WHO South-East Asia Journal of Public Health
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Year : 2014  |  Volume : 3  |  Issue : 1  |  Page : 81-84

Monitoring the durability of long-lasting insecticidal nets in field conditions in Nepal

1 School of Public Health, Tropical Medicine and Rehabilitation Sciences, James Cook University, Australia
2 Epidemiology and Disease Control Division, Department of Population Health, Kathmandu, Nepal
3 Kantipur College of Medical Sciences, Kathmandu, Nepal
4 Vector-Borne Disease Research and Training Center, Department of Population Health, Hetauda, Nepal
5 Country Office and South-East Regional Offices, World Health Organization, Nepal and India

Correspondence Address:
J Hii
School of Public Health, Tropical Medicine and Rehabilitation Sciences, James Cook University, QLD 4811
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DOI: 10.4103/2224-3151.206891

PMID: 28607260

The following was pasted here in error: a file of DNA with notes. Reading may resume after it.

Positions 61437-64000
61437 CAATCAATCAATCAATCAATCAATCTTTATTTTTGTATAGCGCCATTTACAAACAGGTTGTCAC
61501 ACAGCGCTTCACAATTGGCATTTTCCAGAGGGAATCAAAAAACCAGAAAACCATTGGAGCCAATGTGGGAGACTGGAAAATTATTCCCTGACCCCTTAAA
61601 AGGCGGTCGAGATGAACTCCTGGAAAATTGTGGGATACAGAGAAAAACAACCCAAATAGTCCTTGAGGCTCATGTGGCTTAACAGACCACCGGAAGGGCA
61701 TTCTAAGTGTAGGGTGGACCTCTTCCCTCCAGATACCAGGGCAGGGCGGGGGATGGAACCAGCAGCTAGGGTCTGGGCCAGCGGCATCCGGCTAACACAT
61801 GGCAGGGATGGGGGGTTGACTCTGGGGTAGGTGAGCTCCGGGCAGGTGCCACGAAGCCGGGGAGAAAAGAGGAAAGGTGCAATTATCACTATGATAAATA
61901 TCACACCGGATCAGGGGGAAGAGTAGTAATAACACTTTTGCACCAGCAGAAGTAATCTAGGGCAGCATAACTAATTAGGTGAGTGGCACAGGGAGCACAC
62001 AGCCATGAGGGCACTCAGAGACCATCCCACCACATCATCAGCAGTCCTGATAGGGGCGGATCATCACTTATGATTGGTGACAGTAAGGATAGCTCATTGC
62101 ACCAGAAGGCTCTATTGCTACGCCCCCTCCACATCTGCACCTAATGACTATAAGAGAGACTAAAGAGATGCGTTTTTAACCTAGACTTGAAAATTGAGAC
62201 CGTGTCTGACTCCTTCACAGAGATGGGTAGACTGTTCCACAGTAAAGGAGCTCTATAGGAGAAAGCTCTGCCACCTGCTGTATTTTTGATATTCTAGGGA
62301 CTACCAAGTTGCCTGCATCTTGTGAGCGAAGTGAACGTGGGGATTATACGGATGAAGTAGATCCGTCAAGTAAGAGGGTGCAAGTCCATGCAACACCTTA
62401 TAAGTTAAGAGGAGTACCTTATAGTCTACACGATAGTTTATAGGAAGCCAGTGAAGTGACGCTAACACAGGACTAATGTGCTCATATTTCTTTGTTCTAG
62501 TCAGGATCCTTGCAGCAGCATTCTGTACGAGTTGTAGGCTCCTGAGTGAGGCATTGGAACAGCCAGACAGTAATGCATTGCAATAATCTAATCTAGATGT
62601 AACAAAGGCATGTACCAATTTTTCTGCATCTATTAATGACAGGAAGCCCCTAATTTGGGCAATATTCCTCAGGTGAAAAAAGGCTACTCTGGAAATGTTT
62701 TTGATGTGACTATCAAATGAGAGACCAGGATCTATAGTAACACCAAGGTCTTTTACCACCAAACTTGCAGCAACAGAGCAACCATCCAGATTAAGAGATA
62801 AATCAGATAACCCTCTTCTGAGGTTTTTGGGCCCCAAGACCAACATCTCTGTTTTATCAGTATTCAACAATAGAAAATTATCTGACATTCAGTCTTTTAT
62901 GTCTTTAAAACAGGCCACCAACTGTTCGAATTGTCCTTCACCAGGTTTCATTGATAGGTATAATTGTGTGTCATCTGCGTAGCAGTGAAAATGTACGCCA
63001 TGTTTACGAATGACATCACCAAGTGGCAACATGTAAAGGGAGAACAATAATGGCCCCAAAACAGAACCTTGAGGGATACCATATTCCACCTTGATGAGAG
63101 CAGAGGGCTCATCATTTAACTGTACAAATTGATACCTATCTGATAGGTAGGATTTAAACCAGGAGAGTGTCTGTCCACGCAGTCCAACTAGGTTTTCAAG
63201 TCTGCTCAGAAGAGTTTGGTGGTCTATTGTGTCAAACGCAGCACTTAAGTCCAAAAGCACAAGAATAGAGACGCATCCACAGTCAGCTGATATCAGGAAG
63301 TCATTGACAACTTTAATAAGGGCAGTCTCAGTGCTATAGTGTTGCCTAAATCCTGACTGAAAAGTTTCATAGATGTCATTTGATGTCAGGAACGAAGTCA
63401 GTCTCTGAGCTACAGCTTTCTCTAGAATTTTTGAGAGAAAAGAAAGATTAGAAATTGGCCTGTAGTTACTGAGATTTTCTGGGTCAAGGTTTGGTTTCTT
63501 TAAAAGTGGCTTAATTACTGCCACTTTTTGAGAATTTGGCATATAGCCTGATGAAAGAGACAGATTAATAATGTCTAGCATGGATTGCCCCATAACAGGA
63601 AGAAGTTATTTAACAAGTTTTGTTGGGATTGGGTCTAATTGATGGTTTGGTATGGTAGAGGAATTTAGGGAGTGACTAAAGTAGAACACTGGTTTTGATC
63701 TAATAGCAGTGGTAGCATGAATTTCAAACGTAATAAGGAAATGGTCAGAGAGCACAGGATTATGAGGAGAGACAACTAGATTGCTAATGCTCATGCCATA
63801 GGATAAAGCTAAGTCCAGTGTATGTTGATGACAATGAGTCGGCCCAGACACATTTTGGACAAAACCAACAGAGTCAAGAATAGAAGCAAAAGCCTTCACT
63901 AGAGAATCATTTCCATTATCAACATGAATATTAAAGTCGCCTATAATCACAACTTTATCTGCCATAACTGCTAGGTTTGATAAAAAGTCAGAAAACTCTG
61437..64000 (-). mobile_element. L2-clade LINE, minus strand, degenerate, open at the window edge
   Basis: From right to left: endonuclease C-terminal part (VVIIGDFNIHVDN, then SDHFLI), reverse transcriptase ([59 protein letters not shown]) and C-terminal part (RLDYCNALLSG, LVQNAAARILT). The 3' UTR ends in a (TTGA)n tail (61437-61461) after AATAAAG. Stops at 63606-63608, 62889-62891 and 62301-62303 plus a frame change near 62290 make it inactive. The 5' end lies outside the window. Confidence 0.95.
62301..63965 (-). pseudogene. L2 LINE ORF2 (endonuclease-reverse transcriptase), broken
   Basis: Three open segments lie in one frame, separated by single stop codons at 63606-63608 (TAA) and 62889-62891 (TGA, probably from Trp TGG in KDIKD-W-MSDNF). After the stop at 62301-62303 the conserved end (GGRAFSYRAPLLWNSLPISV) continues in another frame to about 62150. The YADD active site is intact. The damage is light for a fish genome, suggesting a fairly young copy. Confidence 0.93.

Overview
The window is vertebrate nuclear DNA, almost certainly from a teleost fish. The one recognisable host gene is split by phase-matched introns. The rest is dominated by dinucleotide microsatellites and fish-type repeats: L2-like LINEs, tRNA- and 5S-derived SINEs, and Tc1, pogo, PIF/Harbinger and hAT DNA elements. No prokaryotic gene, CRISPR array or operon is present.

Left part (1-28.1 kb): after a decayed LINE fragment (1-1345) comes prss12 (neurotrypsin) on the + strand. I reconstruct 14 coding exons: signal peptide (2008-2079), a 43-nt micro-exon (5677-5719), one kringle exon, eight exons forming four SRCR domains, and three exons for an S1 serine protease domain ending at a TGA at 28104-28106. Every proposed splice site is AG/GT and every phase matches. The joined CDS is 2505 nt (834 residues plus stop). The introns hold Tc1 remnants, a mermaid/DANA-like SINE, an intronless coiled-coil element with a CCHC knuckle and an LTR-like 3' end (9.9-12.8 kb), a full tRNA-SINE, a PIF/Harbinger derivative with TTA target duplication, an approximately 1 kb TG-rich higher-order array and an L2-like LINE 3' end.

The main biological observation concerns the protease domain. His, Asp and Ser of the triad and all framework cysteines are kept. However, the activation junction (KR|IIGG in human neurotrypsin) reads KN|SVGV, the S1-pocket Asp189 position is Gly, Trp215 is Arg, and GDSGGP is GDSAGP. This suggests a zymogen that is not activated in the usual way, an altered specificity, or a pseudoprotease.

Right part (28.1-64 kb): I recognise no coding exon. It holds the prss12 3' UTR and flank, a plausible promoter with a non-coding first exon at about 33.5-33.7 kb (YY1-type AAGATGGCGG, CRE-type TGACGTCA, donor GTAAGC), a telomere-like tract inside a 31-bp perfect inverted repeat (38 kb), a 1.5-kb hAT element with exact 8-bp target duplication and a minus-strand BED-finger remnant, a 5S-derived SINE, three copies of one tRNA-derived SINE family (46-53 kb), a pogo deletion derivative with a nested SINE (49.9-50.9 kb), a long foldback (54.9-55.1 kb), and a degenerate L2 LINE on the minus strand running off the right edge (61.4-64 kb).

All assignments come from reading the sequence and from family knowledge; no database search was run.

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Understanding and improving the durability of long-lasting insecticidal nets (LLINs) in the field is critical for the success of malaria prevention using mosquito nets, as well as contributing to procurement decisions based on the number of years of protection, rather than the current practice of unit cost. Using the recently published guidelines from the World Health Organization (WHO) some progress has been made in the monitoring and assessment of performance of nets in the field. This paper describes the protocol of an ongoing retrospective study of the attrition rate, physical integrity and bioefficacy of three polyester LLIN products that were distributed during 2010 to 2013 in Nepal. It is hoped that robust and auditable data on net survival (physical integrity and bioefficacy) of these three brands in different environments will assist the Nepal National Malaria Control Programme in planning future LLIN-replacement strategies, including behaviour-change communication about LLIN care and maintenance. The advantages and disadvantages of prospective and retrospective cross-sectional approaches are discussed, including appropriate strategies to validate the timing for mass distribution of nets. Similar studies should be done in other countries to (i) track LLIN durability to support management of resupply, and (ii) inform procurement decisions at the global level. New, more predictive, textile laboratory testing is also urgently needed.

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